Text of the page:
Author: Roxanne St. Claire
Release Date: July 2012
Published By: Delacorte Books
Goodreads Rating: 3.93 stars
Review: When unpopular Annie Nutter gets zapped through one of her dad's crazy inventions and turns into rich, beautiful, and popular Ayla Monroe, she thinks nothing could be better. She lives in glitzy Miami, parties backstage at concerts, hits the clubs with her friends, and has the most gorgeous boyfriend she could imagine. But on the inside, she's still Annie, and not everything is as great as it seems. Soon she's confronted with a choice to make: should she stay or should she go?
I had my reservations about DON'T YOU WISH, and at first I thought my worries came true because the start of the book was slow-going for me. Annie seemed relatively flat at the beginning and I found her complaints to be rather tiresome. However, as the book progressed, the plot grabbed me more and more, and Annie definitely matured and became much more likeable and readable.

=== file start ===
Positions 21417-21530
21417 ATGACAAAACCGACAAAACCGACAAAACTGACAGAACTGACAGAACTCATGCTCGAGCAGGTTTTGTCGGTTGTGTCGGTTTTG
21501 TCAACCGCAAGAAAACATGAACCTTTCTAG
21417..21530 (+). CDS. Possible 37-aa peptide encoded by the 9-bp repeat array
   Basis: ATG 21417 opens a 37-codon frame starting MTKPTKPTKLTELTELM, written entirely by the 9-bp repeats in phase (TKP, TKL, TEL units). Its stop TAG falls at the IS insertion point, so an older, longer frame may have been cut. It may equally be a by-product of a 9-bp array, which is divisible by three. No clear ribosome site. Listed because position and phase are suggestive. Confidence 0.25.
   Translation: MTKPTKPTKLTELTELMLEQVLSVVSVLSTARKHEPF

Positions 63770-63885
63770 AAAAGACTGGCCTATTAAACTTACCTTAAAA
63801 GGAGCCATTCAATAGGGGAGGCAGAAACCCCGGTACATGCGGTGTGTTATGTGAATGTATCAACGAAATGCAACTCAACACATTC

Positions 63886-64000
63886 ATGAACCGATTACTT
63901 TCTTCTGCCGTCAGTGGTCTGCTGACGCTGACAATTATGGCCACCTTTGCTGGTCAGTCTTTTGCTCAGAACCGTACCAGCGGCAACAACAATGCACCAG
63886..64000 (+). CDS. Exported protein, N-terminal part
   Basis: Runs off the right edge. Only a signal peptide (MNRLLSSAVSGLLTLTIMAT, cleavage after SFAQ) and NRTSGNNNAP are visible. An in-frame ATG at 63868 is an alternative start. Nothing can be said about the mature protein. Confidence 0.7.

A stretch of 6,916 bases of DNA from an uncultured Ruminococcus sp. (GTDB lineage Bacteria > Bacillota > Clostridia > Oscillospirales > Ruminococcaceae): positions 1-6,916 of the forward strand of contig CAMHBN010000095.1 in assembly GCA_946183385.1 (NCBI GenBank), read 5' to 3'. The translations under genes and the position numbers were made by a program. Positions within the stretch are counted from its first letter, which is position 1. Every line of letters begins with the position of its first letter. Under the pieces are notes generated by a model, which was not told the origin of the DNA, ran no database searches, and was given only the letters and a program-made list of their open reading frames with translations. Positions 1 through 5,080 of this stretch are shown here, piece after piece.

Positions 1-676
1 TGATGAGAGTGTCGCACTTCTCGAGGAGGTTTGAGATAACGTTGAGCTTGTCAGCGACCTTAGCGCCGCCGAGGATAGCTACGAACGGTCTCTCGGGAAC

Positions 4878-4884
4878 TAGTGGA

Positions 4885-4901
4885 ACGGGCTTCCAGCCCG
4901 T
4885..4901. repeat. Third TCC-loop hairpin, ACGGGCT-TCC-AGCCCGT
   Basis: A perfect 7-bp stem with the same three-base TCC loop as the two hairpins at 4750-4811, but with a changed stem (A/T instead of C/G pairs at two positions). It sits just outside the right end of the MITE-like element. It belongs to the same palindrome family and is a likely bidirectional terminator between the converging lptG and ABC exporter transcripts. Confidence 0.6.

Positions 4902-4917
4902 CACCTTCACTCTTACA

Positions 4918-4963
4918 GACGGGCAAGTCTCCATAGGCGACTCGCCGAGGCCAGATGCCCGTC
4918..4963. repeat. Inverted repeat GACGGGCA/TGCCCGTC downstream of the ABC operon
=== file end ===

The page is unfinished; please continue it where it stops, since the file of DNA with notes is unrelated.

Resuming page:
The other main concern I had before starting this book was that the plot would be cliche because, let's be honest, this kind of plot-line has been done too many times to count in the past, whether it be through parallel universes or wishing or a bizarre invention that lands the nerd girl in the queen bee's body. Fortunately, the story quickly revealed its own unique way of dealing with this kind of plot, so for that reason, this book stands out among others with similar stories.
This isn't usually the case for me, but one of my favorite parts of this book was the romance. Because of length constraints and by nature of being a subplot, I often find that the romances I read in novels don't really grab me that much, but this was certainly not the case here. Annie/Ayla's romance with Charlie built up slowly but steadily, and it was definitely one of the better romances I've read. For sure, I wouldn't mind knowing him in real life!
All in all, DON'T YOU WISH surprised me with how much I enjoyed it. I came in expecting a cliche book with an irritating main character, and while that seemed true for the first chapter or so, the quality of the novel soon emerged. This stands out from other books with similar plots and has a great romance, to boot. I recommend this to any fans of Fair Coin, or anyone who wants a different type of "wishing" book.